Through the Guide for Industrial Waste Management, the United States Environmental Protection Agency (EPA) provides guidance for facility managers, state and tribal regulators, the public, and others with recommendations and tools to better address the management of land-disposed, non-hazardous industrial waste.
The EPA defines non-hazardous industrial waste as “waste generated from processes associated with the production of goods and products, such as electric power generation and manufacturing of materials such as pulp and paper, iron and steel, glass, and concrete.” The EPA also proposes laws and regulations regarding industrial waste that stress the proper disposal of industrial waste.
What is the Purpose of the Industrial Waste Management Guide?
The EPA’s Guide for Industrial Waste Management provides informative tools and resources to help manage the non-hazardous industrial waste that is disposed of in your state, at your company, or in your community. The guide provides several tools to understand and assess risks potentially posed by industrial waste.
The information in the Guide allows facility managers to make environmentally responsible decisions while working in partnership with local regulatory agencies and the public at large. It can serve as a handy implementation reference tool for regulators to complement existing programs and help address any gaps. The Guide can also help the public become more informed and more knowledgeable in addressing waste management issues in the community.
What’s Inside the Guide for Industrial Waste Management?
The Guide for Industrial Waste Management includes:
- Considerations for siting industrial waste management units.
- Methods for characterizing waste constituents.
- Tools to assess risks that might be posed by the waste.
- Fact sheets and online resources such as websites with industrial waste management information about individual waste constituents.
The Guide delineates the primary principles for building waste management stakeholder partnerships, opportunities for waste minimization, guidelines for safe unit design, procedures for monitoring surface water, air, and groundwater, and recommendations for closure and post-closure care.
What Are the Principles of the Guide?
There are four underlying principles that inform the Guide for Industrial Waste Management.
- Protecting human health and the ecological environment.
The most immediate and important purpose of the Guide is to promote sound waste management that protects human health and the environment. Using a multimedia approach that emphasizes surface water, groundwater, and air protection, the Guide presents a comprehensive framework of technologies and practices that make up an effective waste management system.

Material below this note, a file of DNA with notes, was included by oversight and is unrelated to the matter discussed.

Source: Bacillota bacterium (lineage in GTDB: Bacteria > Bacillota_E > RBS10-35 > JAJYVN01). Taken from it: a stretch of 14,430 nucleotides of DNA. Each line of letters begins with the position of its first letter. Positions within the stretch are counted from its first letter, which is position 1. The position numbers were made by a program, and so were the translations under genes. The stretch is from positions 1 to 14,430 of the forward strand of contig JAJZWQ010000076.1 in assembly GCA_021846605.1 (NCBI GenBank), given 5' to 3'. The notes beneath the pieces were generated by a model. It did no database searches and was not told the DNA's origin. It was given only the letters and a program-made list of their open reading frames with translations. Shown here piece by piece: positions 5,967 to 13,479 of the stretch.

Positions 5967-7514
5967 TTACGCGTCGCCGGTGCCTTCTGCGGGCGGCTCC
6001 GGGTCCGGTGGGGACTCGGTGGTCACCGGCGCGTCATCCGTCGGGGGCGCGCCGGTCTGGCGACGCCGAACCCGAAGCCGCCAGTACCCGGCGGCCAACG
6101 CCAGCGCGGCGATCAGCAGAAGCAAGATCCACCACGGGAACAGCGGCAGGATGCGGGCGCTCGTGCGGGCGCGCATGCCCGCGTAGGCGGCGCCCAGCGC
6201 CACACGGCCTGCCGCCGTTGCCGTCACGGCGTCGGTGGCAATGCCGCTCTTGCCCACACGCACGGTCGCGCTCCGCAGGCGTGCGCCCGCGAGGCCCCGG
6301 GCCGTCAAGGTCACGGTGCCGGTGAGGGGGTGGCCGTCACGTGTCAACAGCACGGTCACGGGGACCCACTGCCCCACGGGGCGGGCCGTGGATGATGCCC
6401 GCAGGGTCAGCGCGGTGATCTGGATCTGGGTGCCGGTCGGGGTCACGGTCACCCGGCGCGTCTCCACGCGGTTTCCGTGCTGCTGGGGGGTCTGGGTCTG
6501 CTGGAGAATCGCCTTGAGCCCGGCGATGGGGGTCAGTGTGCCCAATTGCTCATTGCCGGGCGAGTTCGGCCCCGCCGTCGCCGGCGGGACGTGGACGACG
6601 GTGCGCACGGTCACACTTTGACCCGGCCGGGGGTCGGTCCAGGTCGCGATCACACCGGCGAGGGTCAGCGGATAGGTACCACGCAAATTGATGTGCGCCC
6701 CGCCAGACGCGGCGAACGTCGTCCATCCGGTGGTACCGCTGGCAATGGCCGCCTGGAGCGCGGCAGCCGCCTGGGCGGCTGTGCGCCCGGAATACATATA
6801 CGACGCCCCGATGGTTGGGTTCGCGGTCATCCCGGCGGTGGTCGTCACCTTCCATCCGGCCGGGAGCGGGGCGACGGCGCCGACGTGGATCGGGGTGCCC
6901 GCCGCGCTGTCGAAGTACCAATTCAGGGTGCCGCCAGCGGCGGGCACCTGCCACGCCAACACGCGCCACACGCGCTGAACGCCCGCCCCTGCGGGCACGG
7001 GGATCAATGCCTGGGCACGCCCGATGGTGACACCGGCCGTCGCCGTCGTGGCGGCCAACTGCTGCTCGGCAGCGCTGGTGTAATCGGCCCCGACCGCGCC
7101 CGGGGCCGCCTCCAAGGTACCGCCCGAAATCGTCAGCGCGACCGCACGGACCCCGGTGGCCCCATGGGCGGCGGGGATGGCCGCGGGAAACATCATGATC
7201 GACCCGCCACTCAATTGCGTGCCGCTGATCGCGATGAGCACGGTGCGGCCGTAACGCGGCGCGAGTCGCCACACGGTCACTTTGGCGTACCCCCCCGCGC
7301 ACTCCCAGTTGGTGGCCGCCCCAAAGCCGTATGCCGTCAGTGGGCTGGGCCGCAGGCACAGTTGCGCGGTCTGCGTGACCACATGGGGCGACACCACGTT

- Providing appropriate guidelines that tailor management practices to risks.
There is enormous diversity in the type and nature of industrial waste and the environmental settings in which it is managed. The Guide provides conservative management recommendations and simple-to-use modeling tools to tailor management practices to waste- and location-specific risks. It also identifies in-depth analytic tools to conduct more comprehensive site-specific analyses.
- Providing appropriate guidelines for program implementation.
States, counties, and local governments bear responsibility for adopting and implementing programs to ensure proper management of industrial waste. The Guide can help both large and small communities implement these programs. Individual states or municipalities might have more stringent or extensive regulatory requirements based on local or regional conditions or policy considerations. The Guide complements, but does not supersede, these regulatory programs; it can help community leaders make decisions on meeting applicable regulatory requirements and filling potential gaps. Facility managers and the public should consult with the appropriate regulatory agency throughout the process to understand regulatory requirements and how to use the Guide.
- Fostering working partnerships among stakeholders.
The public, facility managers, and state and local governments often share a common interest in preserving quality neighborhoods, protecting the environment and public health, and enhancing the economic well-being of the community. The Guide can provide a common technical framework to facilitate discussion and help stakeholders work together to achieve meaningful environmental results.
Integrating the KenBay RotoPac with the EPA Guide
KenBay adds enormous value to your company’s implementation of the EPA Guide for Industrial Waste Management. The KenBay Rotopac Rotary Compactor reduces the amount of your company’s industrial waste by tightly compacting it into 4’ cubed bags, which enables haulers to maximize the space needed to truck it to recycling centers, Waste To Energy (WtE) facilities, or the incinerator. These stackable bags are superior to transporting roll-offs and receiver cans containing considerable air. This allows facility managers to make environmentally responsible decisions while working in partnership with local regulatory agencies and the public at large to reduce the size of their industrial waste footprint.
6 Reasons to Try the KenBay RotoPac
- Drastically reduces the expense of transporting waste to recycling centers and WtE facilities.
- The small 4’ x 5’ footprint allows for strategic placement, which means less handling.
- The high compaction rate of 6:1 means you can ship more waste, not air.
- When you minimize the handling of waste materials, you also improve safety compliance.
- KenBay is the only U.S. supplier of rotary continuous compaction machines like the RotoPac.
- You can go biodegradable – with the RotoPac, biodegradable waste bags are available.